Birmingham & Black Country

West Midlands police officers discuss forced retirement

"I absolutely love it... In two days' time I won't be able to do it any more."

Pc Ian Rees is being forced to retire under a regulation known as A19, being used to make officers with 30 years' experience or more go early.

West Midlands Police Authority has said it expected in the region of 300 officers up to the rank of Chief Superintendent would be retired under the regulation at the end of the current financial year.

The 55-year-old has spent 20 of his 34 years' service at the roads policing department on the motorways, and he was one of five West Midlands officers affected to address the media earlier.

'Poor cousin'

"It's not just a job. I mean it is a job, but it's a vocation as well," he said.

"It's something that I've always wanted to do...

"We lose, as we are going to, six people from the Central Motorway Police Group - the impact is going to be massive...

"You have a knock-on effect there with the number of patrols that you're going to have on the roads...

"There are about 40 officers, 45 officers... the priority will be seen to be the local policing units.

"Roads policing will be seen as the poor cousin of that."

Image caption Pc Ian Rees said he did not want to go

More than 2,000 of the country's most experienced police officers could be forced to retire by 2015 as forces try to cut costs, according to Labour.

Fully sworn police officers are servants of the Crown, not employees, so they cannot be made redundant under existing laws, but officers with 30 or more years' experience can be made to retire.

Ministers have said savings can be made without affecting front-line policing.

Det Con Tony Fisher, 50, has worked for CID in Stechford, Birmingham, and specialised in robbery from street crime to serious organised crime.

He said: "I'm not complaining about me. There are plenty of other people in lesser positions and struggle more than me. It's actually seeing what's happening to the police...

"I use the analogy, West Midlands Police are being a bit like the Villa [Aston Villa FC], going down and very quickly...

"You can even see now the front-line policing is affected, burglary detection rates, robbery detection rates are down, robberies and burglaries are going up and to be honest it's been quite soul destroying to see these changes."

Insp Mark Stokes, a specialist in crime reduction, who is finishing after 33 years' service, said: "I remember being on the picket lines during the miners' strike and feeling the same degree of empathy for guys there who are losing their jobs.

"Now it's our turn to feel that same kind of pain."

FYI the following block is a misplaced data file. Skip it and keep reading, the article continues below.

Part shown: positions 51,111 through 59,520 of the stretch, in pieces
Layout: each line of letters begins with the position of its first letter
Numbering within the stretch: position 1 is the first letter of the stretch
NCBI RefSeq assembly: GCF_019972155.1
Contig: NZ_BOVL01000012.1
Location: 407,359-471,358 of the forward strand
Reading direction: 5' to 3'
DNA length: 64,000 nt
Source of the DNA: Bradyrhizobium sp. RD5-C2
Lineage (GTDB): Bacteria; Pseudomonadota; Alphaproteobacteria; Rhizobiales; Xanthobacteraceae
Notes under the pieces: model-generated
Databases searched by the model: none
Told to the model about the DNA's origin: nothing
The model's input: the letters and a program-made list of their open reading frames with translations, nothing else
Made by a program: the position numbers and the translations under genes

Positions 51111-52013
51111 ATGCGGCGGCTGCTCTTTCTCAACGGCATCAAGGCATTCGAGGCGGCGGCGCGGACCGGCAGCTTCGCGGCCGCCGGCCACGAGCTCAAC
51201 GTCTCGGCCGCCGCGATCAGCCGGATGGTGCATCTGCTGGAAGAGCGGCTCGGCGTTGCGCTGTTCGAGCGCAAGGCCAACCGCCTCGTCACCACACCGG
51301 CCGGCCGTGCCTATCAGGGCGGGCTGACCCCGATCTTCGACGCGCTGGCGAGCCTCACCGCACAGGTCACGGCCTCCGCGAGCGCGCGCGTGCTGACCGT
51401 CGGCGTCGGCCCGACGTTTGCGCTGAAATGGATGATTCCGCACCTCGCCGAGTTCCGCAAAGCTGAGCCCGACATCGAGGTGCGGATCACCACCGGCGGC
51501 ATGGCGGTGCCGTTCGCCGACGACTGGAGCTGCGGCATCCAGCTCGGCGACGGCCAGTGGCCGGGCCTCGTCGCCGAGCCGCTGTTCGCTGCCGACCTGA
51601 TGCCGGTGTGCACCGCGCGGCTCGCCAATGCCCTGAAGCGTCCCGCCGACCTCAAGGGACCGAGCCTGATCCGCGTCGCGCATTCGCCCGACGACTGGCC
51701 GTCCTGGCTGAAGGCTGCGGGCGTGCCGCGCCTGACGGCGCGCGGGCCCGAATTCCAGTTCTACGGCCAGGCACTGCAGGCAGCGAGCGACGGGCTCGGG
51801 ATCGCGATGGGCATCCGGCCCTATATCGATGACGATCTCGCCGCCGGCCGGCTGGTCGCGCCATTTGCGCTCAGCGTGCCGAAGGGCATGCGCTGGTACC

Det Con Tim Kennedy, who is being forced to retire after 31 years, said: "I don't think I'm past my sell-by date...

"It is a young man's job in some respects, but of course the older you get, the more experience, the wiser and the more professional you become."

In a statement, West Midlands Police said: "Contrary to some views, the loss of 649 officers and their combined experience over the next four years does not mean service and protection to communities will suffer.

"A huge proportion of these officers would have retired in any event."

It said the Comprehensive Spending Review (CSR) made "it necessary for West Midlands Police to save £126m over the next four years".

'Significant plans'

The force said: "As with other similar forces up and down the country our biggest overhead is staff and their wages so, whilst being a really tough decision to make, it was inevitable that cuts would have to be made."

It said "after careful consideration" the decision was taken some time ago to implement A19, "acknowledging that without doing so the challenges presented by the CSR could not be met".

The force added that it had "significant plans" in place to manage the departure of the 649 officers, saying "succession planning is part of core business".

Earlier, a spokesman said the number of officers affected by the rule was relatively small, 649 - out of a force of 8,500 officers - over four years.

Chairman of West Midlands Police Federation Andy Gilbert said it thought it was time for a royal commission.

He said: "If we don't have one, then there might not be a police force left in a few years...

"I think we need to decide what do you want the police to do and how do you want them to do it?"

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